Since electric-field-induced crystallization is a complicated transformation process, we assumed that the driving force in this system could be analogously compared to thermally-induced crystallization. In the process of thermally induced crystallization, increasing the temperature enhances the thermal motion of atoms or molecules, leading them to rearrange and form a crystalline structure34. Similarly, in the context of electric-field-induced crystallization, the application of an electric field can alter the arrangement of atoms or molecules within the material, facilitating the transition to a crystalline state. So, the driving force ∆μ in Eq. (3) can be considered depending on the applied electric field and the stability of crystallization, which can be given as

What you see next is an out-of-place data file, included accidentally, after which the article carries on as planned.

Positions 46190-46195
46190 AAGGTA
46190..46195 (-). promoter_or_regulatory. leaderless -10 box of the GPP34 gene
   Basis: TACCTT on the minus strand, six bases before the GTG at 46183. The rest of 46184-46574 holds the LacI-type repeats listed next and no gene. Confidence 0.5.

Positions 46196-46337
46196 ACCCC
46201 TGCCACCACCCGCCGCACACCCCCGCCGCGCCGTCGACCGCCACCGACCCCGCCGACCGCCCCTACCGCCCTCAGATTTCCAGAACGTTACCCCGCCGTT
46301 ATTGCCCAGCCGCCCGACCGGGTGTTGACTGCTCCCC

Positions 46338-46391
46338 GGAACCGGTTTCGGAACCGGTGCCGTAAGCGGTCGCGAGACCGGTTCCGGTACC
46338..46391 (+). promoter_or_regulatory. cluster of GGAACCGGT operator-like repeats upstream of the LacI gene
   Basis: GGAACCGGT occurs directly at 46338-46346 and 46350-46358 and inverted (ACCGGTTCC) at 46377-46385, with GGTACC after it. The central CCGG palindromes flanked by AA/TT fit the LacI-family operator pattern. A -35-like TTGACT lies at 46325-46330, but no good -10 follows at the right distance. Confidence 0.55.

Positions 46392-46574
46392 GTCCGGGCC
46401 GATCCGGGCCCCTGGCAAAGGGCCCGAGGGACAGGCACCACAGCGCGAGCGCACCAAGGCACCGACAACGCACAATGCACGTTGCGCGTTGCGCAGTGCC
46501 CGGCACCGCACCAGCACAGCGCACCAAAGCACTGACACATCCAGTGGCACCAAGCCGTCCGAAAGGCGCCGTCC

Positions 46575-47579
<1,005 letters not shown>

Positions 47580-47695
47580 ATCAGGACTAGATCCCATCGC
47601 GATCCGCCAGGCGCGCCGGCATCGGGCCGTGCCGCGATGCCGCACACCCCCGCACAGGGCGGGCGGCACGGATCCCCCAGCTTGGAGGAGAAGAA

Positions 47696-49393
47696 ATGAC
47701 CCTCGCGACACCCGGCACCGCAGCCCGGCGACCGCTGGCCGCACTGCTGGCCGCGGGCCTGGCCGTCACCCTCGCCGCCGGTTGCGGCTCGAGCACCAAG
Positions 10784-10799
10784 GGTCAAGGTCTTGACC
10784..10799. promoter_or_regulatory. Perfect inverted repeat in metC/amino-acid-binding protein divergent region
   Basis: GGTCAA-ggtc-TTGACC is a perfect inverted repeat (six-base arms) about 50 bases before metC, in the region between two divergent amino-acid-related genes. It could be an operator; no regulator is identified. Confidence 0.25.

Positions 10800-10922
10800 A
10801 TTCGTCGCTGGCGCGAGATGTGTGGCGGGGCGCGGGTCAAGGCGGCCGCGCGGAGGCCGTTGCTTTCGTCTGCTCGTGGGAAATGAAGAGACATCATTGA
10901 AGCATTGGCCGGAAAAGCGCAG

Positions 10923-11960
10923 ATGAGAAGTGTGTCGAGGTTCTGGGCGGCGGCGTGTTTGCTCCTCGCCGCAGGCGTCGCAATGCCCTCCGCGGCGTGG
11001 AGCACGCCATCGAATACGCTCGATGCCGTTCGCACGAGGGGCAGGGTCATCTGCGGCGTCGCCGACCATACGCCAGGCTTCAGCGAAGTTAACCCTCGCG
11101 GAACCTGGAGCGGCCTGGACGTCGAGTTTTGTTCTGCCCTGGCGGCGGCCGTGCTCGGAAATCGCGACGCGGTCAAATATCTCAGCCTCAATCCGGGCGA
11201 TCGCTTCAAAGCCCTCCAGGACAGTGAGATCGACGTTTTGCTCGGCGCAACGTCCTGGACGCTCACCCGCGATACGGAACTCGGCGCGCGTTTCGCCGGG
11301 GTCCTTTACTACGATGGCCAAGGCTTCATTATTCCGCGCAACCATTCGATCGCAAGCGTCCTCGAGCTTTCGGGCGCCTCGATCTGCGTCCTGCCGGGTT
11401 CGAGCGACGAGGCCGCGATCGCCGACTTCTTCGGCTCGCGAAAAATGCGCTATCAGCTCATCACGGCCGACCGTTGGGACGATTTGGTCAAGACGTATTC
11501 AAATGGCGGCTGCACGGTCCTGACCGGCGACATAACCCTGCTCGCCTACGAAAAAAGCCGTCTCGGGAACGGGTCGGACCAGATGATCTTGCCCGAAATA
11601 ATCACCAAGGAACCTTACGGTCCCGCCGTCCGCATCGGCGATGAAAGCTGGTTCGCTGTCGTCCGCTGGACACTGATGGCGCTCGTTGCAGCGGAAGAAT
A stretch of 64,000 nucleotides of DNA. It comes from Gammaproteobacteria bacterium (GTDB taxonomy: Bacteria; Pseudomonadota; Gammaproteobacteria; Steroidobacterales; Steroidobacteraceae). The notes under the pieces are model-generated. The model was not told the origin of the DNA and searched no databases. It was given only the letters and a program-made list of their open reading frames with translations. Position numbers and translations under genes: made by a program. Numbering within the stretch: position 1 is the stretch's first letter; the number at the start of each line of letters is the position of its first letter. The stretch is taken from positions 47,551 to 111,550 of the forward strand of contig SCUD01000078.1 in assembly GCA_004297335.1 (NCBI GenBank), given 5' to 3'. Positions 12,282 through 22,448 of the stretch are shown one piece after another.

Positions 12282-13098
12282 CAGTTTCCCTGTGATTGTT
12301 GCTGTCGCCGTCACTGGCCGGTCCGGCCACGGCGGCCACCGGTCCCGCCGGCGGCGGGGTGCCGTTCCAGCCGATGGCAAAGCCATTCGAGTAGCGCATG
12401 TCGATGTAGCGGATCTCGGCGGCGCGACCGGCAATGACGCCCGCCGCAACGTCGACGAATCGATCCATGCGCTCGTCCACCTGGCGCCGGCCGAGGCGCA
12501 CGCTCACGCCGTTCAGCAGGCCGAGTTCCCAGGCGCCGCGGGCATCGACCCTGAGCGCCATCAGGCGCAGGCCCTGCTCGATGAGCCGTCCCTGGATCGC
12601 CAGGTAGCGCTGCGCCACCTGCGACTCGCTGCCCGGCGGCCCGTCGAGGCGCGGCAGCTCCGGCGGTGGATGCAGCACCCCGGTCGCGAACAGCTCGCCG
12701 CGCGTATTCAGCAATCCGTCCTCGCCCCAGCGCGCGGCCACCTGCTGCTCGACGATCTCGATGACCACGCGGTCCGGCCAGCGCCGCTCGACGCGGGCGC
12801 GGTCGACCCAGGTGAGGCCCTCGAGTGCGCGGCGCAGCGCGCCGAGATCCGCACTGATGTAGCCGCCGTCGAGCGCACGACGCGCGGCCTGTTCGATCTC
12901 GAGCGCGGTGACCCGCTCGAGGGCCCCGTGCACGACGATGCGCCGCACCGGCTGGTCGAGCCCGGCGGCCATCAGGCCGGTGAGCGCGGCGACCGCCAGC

$$\Delta \mu ={\rm{\beta }}\left({\varphi }_{{\rm{stable}}}-\varphi \right)\left\{\exp [E(i,j,k)-{{\rm{E}}}_{{\rm{crit}}}]-1\right\}$$
(5)

where β is a defined coefficient related to the driving force, \({\rm{\varphi }}=\frac{\sum {\rm{\eta }}\left({\rm{i}},{\rm{j}},{\rm{k}}\right)}{{nx}\times {ny}\times {nz}}\) which represent the current degree of crystallinity. And \({{\rm{\varphi }}}_{{\rm{stable}}}\) is the stable degree of crystallinity, E(i, j, k) is the local electric field, and Ecri is the critical electric field to crystallization.

For phase transition analysis in ferroelectric materials, we typically choose polarization Pi(r,t) as the order parameter. Based on the principle of energy minimization, the temporal evolution of spatially inhomogeneous polarization behavior in the ferroelectric layer can be described by the TDGL equation35,36: